Digital experiences, DevOps/DevSecOps and network security to drive local digital investments in 2022, says Progress’s Yang

With many new product releases, acquisition, and increased overall demand, 2021 was a big year for Progress.

“All of our customers are doing well,” and the company has brought in new customers over the year and has more on the way.

In light of this, Progress has hired new talent across the region, including Australia and New Zealand, with some of them adding to the company’s Digital Experience Platform (DXP) skills.





Progress’ late 2021 acquisition of load balancer and application experience specialist Kemp Technologies played a role.

Yang described Kemp as an established company with loyal customers and strong partners. He pointed out that Progress is particularly known in Asia Pacific for its application platforms and development tools, and that Kemp’s application experience solutions are highly complementary, giving Progress “more comprehensive coverage” of the market. The coming year will see Kemp’s products, people and marketing agreements integrated into Progress.

2021 has also been “super busy for developers”, he pointed out, especially due to staffing shortages related to the COVID pandemic. Still, more development work needed to be done, so better tools were needed. Progress responded with new tools and components, including day-one support for .Net 6, Angular 13 and other technologies, he said.

Another effect of the pandemic has been the rapid acceleration in the deployment of digital presences to connect with customers, partners and employees in an environment where many of them were away from their traditional workplace and avoided shops and similar places.

“Going digital is no longer an option,” Yang said, but unfortunately there is no single, unified playbook for those who want to deliver great digital experiences.

Progress has customers of all sizes and levels of digital maturity, and its products have been designed to help address each of these organizations’ specific challenges and needs.

Organizations just going digital should adopt an entry-level business package, he advises. The reasons for this are that most of the hacking activity is directed against sites running on open source software and these organizations need quality support.

Such packages are “really affordable”, give peace of mind and will last a while, he added.

Medium and large organizations with an existing digital presence have different requirements. They’re looking for ways to do more with less, and they’re particularly concerned with reaching a wider audience and turning visitors into customers.

They need to re-evaluate their existing DXP and consider whether it supports efficient and agile workflows that allow marketing practitioners to take care of routine tasks without having to rely on IT people. Progress Sitefinity does just that, he pointed out.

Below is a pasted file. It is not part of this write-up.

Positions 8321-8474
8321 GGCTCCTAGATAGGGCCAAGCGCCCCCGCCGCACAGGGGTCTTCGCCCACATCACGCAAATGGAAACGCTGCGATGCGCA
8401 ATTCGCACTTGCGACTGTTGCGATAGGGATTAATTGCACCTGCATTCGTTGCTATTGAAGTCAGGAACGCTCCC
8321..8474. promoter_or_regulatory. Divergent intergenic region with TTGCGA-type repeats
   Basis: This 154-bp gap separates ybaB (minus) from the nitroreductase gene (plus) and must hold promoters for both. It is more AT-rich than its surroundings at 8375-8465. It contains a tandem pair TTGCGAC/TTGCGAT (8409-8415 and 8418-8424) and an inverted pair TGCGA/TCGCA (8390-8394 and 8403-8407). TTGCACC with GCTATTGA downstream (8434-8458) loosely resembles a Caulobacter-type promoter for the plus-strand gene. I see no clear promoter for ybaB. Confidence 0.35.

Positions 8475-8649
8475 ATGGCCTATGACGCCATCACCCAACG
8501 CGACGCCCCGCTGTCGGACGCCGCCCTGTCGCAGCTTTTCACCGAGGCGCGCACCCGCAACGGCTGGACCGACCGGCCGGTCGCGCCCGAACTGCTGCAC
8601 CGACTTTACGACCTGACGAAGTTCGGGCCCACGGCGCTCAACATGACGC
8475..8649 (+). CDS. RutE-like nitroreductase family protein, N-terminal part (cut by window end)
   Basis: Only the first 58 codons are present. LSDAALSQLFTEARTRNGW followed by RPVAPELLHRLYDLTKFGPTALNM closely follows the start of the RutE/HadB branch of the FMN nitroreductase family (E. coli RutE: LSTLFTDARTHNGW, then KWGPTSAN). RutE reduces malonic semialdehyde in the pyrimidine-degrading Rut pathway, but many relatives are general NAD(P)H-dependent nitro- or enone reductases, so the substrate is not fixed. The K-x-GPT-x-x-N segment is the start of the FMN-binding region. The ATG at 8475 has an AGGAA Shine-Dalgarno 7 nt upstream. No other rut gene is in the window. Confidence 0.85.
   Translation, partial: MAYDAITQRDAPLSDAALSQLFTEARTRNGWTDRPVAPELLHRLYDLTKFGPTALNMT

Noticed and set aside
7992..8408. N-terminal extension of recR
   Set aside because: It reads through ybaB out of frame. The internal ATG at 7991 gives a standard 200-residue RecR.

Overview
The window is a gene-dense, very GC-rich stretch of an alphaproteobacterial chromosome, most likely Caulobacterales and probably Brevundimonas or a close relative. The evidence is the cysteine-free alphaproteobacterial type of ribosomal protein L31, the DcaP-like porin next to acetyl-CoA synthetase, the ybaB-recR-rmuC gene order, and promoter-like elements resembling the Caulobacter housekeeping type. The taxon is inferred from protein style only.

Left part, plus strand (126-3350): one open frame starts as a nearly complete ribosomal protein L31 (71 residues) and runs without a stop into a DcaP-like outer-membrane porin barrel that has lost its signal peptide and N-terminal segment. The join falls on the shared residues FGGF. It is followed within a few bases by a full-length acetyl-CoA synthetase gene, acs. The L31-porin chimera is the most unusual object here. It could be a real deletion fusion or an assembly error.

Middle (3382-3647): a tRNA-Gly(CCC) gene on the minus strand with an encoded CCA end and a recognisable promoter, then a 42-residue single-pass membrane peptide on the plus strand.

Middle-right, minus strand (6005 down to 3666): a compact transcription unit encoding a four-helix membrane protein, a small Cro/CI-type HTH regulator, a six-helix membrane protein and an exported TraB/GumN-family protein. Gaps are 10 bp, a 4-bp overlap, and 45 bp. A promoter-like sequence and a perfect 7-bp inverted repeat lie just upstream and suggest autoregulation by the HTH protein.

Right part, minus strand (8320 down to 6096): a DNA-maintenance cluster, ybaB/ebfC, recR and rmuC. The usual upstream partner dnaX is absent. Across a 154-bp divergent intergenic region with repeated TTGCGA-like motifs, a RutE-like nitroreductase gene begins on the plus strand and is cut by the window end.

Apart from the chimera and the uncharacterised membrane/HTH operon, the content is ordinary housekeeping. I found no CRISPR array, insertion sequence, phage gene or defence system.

Plus, moving from self-hosting to PaaS lowers the total cost of ownership, Yang said, offering “great savings” no matter how you calculate them.

As for reaching more people and improving the conversion rate, older CMS may not meet current requirements, for example in terms of delivering personalized content in an automated way. Again, Sitefinity is designed with customization in mind.

Then there are what Yang calls the “super-large” organizations. “They have more frustrations than anyone,” he observes, but that’s mostly due to using monolithic DXPs with built-in modules that weren’t designed for APAC requirements in areas such as styling. of work. Such packages are also relatively expensive to maintain. As a result, major IT consultancies are steering their clients towards composable DXPs such as Sitefinity, he said.

Composability is particularly relevant in this context, as these systems integrate content management, e-commerce and marketing automation. Different products serve different needs, so it’s very desirable to select them separately and be able to change one aspect of the overall system as you grow.

Digital agencies also welcome this approach, as it allows them to deliver more agile solutions to their clients.

So while it’s a good idea to choose products that fit your workflow (for example, making it easier to update content for non-technical users), it’s important to choose from those that enable integration so not to rely on a single, monolithic package.

Security is another important issue, and one aspect that is sometimes overlooked is the secure transfer of data between systems and people. That’s where Managed File Transfer (MFT) comes in, and Progress MOVEit is affordable, user-friendly for IT operations, and uses government-certified, compliant encryption, he said.

It ensures confidentiality whether files are emailed or transferred to branch, customer or partner systems.

The software supports key management and ensures that only the designated recipient gets the decryption key, eliminating the risk of being sued for exposing data.

MOVEit is offered for use on-premises and on a SaaS basis from data centers in Australia, including two Azure regions that were added in 2021 to help customers meet local compliance and data protection requirements. SaaS means customers don’t have to manage servers and other infrastructure, so it’s “a very viable offering,” he said.

Progress also has a foot in the network traffic monitoring camp with the acquisition of Kemp. The Flowmon product uses machine learning to detect anomalies and suspicious activity, as well as support end-user experience monitoring, network performance monitoring, remote work monitoring, cloud application performance monitoring, etc.

Looking forward to 2022, Yang said Progress customers and partners “look good.”

“We are on the right track for growth.”

Kevin M. Risinger